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Abdulah starts education drive
Movement for Social Justice (MSJ) leader David Abdulah yesterday hinted at future protests should Government's proposed constitutional changes be passed in Parliament next week. He said the Constitution (Amendment) Bill, 2014, which will be debate on Monday, is “fatally flawed” and would leave many citizens disenfranchised if it was made into law.
Addressing a media conference at the party’s St Joseph Village, San Fernando, yesterday, Abdulah called on the Congress of the People (COP) leader Prakash Ramadhar to reject the bill, saying if passed it would also effectively bury the COP. The MSJ, he said, met in emergency session on Wednesday to discuss the proposed amendments, which would pave the way for a two-term limit for prime ministers, a right of recall and a run-off poll if candidates did not receive at least 50 per cent of the votes in their constituency.
The party, he said, intended to embark on a public education campaign next week to inform citizens about the proposed amendments and how they would affect their rights. He said the sessions, which would be held in San Fernando and Port-of-Spain, were the first step they would take in objection to the legislation. “We do not think the average citizen understands the changes to the provisions of the Constitution.
“We feel it is our responsibility to educate, to inform and agitate to take action in defence to democracy. We are going to take action in defence of democracy, depending on what happens in Parliament,” Abdulah added. When asked if further action entailed protest action, he said: “There could be many different forms of action. We will announce, at the appropriate time, what the further action is.”
Abdulah said the party had no problem with the ideas of a two-term limit and the right of recall but had a difficulty with the mechanisms of the process being proposed, which he described as “nonsense and fatally flawed.” He questioned the timing of the government’s taking such a significant piece of legislation to Parliament when it was meant to be on vacation. “This is not the way one ought to conduct a democratic process as fundamental as the Constitution.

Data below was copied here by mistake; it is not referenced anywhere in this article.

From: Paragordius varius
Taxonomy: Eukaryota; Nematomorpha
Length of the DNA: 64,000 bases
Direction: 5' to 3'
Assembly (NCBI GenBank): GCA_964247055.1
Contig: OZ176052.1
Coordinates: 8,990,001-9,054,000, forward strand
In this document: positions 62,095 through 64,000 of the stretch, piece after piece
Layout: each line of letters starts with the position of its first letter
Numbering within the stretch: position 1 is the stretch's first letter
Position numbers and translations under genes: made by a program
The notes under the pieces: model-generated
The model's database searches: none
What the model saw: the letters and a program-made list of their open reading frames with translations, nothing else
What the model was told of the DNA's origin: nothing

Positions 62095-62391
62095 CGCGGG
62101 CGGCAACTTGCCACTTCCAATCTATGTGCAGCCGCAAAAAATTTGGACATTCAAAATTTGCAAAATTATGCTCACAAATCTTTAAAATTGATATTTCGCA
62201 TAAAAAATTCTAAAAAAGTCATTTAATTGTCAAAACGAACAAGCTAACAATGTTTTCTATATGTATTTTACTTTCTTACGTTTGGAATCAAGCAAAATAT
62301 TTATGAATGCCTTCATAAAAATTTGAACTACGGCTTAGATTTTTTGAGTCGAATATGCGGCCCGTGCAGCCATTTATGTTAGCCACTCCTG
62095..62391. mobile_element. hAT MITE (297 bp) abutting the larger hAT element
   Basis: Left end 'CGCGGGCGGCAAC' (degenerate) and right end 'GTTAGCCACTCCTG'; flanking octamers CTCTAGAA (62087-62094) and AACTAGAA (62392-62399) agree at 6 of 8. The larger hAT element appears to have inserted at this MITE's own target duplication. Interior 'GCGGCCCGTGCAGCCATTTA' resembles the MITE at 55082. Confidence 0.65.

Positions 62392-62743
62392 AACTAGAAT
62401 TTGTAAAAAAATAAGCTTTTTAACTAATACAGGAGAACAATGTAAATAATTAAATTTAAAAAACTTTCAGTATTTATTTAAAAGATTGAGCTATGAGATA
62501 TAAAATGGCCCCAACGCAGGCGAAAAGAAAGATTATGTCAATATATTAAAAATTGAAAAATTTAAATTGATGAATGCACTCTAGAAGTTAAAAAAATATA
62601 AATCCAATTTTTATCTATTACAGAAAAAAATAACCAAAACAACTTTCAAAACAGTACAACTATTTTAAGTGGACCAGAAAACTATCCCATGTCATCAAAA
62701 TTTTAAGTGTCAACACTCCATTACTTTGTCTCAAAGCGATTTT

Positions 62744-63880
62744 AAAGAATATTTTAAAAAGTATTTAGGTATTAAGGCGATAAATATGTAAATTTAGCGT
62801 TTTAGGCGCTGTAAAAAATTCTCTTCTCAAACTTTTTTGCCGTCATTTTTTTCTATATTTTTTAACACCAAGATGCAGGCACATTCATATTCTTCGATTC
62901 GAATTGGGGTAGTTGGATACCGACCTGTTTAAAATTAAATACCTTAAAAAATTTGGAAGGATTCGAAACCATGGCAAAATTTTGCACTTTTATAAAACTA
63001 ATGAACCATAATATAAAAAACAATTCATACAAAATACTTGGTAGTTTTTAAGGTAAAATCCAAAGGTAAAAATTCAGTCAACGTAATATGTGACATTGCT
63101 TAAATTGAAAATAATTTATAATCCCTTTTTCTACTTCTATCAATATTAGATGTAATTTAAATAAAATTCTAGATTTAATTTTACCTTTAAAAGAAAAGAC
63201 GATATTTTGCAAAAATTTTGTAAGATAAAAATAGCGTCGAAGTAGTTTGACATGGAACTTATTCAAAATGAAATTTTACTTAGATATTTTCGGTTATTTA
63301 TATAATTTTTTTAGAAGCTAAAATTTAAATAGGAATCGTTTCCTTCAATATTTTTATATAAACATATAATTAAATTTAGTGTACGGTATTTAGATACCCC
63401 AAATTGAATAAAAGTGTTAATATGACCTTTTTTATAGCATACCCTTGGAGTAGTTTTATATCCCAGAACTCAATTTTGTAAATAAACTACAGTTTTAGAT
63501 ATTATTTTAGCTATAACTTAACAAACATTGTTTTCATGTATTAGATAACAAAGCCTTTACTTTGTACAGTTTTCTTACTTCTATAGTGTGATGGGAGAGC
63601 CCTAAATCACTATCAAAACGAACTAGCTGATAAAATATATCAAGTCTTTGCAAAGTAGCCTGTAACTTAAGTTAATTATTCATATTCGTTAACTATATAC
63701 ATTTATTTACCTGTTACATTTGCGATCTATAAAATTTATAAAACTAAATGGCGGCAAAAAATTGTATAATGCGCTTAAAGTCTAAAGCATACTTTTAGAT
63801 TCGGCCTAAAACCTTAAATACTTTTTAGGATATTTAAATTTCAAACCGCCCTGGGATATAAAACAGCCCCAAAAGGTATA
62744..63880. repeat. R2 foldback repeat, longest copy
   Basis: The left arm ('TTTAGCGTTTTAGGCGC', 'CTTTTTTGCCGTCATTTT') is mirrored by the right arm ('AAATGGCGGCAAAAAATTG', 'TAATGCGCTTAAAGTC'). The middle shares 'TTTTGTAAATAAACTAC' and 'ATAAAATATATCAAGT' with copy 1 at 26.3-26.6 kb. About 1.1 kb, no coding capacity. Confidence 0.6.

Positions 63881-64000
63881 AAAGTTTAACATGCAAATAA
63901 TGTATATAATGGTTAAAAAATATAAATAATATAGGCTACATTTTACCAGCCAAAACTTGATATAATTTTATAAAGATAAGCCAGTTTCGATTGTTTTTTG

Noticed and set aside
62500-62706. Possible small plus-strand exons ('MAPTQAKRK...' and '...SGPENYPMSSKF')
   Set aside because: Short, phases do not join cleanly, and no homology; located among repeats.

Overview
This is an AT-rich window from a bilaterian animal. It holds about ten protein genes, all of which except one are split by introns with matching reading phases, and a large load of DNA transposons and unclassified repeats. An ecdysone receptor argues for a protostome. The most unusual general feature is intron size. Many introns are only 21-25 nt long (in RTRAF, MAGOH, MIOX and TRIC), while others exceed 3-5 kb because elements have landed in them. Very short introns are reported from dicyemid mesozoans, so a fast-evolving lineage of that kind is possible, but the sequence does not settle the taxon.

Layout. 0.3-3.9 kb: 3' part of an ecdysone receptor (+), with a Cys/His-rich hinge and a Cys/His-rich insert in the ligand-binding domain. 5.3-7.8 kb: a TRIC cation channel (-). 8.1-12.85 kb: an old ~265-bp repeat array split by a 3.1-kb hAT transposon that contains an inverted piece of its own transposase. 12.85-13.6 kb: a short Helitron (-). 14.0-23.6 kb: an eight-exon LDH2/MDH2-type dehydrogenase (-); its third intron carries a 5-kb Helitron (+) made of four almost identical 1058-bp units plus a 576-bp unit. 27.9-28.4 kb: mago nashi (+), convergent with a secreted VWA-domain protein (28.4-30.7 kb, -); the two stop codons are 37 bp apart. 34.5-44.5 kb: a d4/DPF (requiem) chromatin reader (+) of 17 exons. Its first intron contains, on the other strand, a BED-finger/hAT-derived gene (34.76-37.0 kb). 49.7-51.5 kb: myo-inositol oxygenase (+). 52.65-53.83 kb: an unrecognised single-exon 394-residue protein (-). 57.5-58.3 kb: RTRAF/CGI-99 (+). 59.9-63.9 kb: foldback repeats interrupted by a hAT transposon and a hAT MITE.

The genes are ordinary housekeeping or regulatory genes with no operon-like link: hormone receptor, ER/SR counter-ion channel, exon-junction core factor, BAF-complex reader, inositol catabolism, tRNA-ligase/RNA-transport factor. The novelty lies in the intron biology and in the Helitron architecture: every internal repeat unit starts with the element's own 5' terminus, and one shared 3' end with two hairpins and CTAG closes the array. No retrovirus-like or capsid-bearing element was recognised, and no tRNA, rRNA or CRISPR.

“This is not emergency legislation to deal with a crisis of flooding or any national security issue that arose unplanned and so on. “We are talking about amending the Constitution. We are talking about issues about how MPs are elected, which goes to the root of the democratic process,” Abdulah argued.
COP MPs should reject it
Abdulah took issue with the proposal for a second ballot or run-off which proposes that a candidate can only become a member of the House of Representatives if they obtain more than 50 per cent of the votes cast in a constituency. If, at the first poll, that majority is not achieved, a second poll will be held within 15 days between the top two candidates. But that, he said, could create “total instability, uncertainly and insecurity” and would entrench the two major political parties as the only options, allowing for voting along racial lines.
He questioned where such a proposal came from, since it was not recommended in any of the documents from previous constitutional reform committees. Abdulah said the proposal removed citizens’ right to vote for the candidate of their choice, should the candidate be from a third party, such as the COP. He said the COP should take note of that and state its position on the amendment, suggesting the party’s MPs should reject it outright in Parliament when the bill went for debate.
“If they have any ounce of integrity left in them they should vote against this piece of legislation when it comes to the House on Monday because it is absolutely opposed to what the COP has espoused in constitutional reform. “It (the run-off) was not part of the recommendations of the committee he (Ramadhar) chaired. What this will do is to constitutionally bury the COP,” he said. He said that proposal will also deny people’s constitutional right to form and be a part of a political party of their choice.
Run-offs are inoperable in T&T’s political system, he said, and were only applicable to countries where citizens voted directly for the executive, such as a president.